But even through the years too, lot of people as when the tours started people just came in, we didn’t charge admission or anything, but after awhile we started taking donations, so that’s how the donation money built up and then we had a separate account so that money went into the lighthouse account. And different times there’d be people calling, wanting to come for a tour so there’s always, you could always plan on something. During the summertime people calling looking for a tour of the lighthouse or wanting to propose a marriage, engagements,

Vic: So you don’t live very far from the lighthouse, so do you see an increase in traffic, do you, when you’re down there do you see it’s much more busy than it ever was or

Barbara: Oh yes, much more, I mean when I came to Point Prim first you could, I wouldn’t mind children on the road, you know. But it’s quite busy now.
And it’s, well, we have a lot of, it’s good for the economy, it’s good for the area.

Vic: I think it feeds ten businesses on the road now, and they all support each other now , all the traffic and the interest

Barbara: and it provides work for occupations and jobs for different people so that’s good too.

Vic:  As you know Barb, I’m very proud of the society, during these couple years of Covid 19 that
we were able to be open and keep the, it was very important to me for young people to have
their jobs there in the summertime, because it’s so important for young people to have those jobs while they’re in school. You learn so much, and it’s not even the job, you learn responsibility and you learn going and being there and working with people and bank account and getting paid. There’s just so much to that early employment and I’m so happy that we can provide that and you’re down there helping out, training people and taking shifts in the off seasons and doing stuff. You’re always cleaning and planting flowers and still after 50 years of doing it, thank you very much.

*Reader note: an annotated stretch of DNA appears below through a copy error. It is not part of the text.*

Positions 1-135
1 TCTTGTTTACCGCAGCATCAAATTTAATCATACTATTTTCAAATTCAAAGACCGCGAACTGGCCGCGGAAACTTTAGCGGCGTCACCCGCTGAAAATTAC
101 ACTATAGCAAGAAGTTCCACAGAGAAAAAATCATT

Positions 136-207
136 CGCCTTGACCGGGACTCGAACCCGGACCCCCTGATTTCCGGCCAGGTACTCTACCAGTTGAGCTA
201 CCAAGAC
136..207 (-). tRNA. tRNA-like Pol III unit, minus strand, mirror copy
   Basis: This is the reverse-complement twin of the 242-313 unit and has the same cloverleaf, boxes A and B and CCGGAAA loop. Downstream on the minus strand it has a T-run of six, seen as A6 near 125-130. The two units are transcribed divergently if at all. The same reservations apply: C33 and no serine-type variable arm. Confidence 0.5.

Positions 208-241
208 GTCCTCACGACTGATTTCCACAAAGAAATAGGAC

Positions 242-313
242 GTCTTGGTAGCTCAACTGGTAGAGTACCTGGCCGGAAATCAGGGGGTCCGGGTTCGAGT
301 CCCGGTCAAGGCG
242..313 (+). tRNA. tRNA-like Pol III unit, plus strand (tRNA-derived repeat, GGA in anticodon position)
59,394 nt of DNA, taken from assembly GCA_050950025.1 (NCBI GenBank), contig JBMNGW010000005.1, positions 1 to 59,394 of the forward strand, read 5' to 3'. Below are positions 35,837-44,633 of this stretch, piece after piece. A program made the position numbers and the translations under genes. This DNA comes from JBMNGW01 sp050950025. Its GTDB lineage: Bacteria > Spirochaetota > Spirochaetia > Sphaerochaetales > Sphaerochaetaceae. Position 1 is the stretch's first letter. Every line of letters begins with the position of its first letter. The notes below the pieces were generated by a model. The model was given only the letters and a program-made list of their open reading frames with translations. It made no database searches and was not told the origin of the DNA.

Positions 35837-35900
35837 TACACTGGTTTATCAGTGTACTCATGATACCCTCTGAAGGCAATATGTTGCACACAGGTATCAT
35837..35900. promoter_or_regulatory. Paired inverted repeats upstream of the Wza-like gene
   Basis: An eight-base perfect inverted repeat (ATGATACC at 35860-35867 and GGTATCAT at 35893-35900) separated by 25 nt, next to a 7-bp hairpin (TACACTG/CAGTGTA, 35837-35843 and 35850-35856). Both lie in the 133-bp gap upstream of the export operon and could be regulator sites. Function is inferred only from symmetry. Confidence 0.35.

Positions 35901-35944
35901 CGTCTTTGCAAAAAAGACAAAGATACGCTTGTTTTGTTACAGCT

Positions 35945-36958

Barbara: Pretty soon I won’t be able to get on the knees to plant the flowers but it’s been a lot of fun, and it’s great to see it come to what it is today. That’s the special part.

Vic: That’s what this series is about, I’m getting those first hand stories of all the people like yourself who were there for the ground work that again, take it from ’75 when it’s been left derelict, not that the light wasn’t functioning but that the grace of the building was let go and you were there to advocate for it, bring it forward to what it is today, to me must be the best it’s ever looked since it was new.

Barbara: Oh yes, it was the grounds that, the area around that really needed the upkeep, because the light itself, the fixture always looked painted, they kept that painted. It was very nice. And like all of the members of our Women’s Institute were really all involved, past present, everyone

Vic: I explained to everybody who ever asked me about it, it’s a family and a community obligation, but not even an obligation, you just want to take care of it, it’s so awe inspiring when you’re there, and when you make it better for even everybody else. You even feel better about being there to see it in its glory.

Barbara: I know I always, well we tried year after year, but there’s only so much you can do when you don’t own it, you know, we couldn’t. I mean we had different outhouses, and some of them were ok, they served a purpose, but really in this day and age you need something a little nicer. And now it just looks, wow, perfect to me.

Vic: Well, that’s wonderful, wonderful. Thank you Barb for your time, and agreeing to be interviewed today.

Barbara: You’re welcome.